It was a similar picture 300 miles to the south, in Derby, at The Bemrose School, a secondary located right next to the city’s main hospital.

However, Natalie Campbell, the school’s learning director for modern foreign languages, says that there was a marked shift between the first school shutdown, in March 2020, and the second, in January 2021.

“In the first lockdown, those children were frightened,” she says. “We were there to reassure them, we were there to smile and to buoy them. We had around 40 coming in. They didn’t really know one another and they weren’t particularly friendly; they were there because their parents had to carry on working, doing deliveries, in hospitals and so on.”

But the second time around, she continues, the atmosphere was very different. “It was very ‘here we go again – we all know what we’re doing, we all know how to behave, let’s get on’. And, this time, the children had the friendships that they had built up during the first lockdown.”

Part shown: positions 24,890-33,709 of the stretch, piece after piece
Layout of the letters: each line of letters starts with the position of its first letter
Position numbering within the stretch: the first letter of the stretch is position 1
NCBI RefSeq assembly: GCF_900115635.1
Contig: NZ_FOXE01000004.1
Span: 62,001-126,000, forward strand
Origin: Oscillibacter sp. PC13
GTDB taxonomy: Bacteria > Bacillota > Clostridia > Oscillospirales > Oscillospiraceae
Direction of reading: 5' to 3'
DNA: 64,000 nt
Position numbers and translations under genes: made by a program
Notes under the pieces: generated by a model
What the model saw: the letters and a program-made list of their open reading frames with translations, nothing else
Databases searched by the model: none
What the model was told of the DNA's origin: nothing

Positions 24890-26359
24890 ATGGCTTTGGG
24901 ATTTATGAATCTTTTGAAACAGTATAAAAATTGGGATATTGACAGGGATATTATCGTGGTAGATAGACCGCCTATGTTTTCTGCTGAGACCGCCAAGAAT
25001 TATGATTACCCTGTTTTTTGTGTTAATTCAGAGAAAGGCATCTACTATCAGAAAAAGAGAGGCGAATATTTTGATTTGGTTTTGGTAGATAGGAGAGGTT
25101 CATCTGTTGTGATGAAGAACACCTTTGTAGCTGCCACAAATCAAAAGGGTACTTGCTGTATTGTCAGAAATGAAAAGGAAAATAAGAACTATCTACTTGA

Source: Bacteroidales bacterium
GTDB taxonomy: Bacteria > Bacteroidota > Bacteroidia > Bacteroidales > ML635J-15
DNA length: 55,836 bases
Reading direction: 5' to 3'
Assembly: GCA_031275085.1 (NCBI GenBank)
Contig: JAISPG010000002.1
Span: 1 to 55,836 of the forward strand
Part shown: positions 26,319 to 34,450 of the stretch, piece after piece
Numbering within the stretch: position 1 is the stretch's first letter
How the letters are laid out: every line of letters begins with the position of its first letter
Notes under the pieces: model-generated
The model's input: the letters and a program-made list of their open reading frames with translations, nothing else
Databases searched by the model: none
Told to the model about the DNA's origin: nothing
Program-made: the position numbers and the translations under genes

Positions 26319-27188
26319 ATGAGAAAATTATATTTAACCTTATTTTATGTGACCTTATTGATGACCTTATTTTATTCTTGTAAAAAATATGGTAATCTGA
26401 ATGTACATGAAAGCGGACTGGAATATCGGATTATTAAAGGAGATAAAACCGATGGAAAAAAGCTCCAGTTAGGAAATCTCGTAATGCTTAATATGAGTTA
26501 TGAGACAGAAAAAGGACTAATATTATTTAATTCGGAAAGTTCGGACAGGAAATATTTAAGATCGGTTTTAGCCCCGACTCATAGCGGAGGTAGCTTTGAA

Something else was different the second time, too. In January, the number of young people attending The Bemrose School increased to about 70. This mirrored the national picture of steadily increasing numbers in schools.

While this meant that some of the intimacy of the first lockdown was gone, it gave the students who had been there before a chance to come into their own, Campbell says. “They were jollying the new ones along, saying, ‘Come on, this is what we do.’ You could see them growing as leaders, actually, the ones that had got that confidence from the first time around. That support and care was really there for them in the first lockdown and we saw a lot more resilience in the second, taking the new ones under their wing, especially the Year 7s.”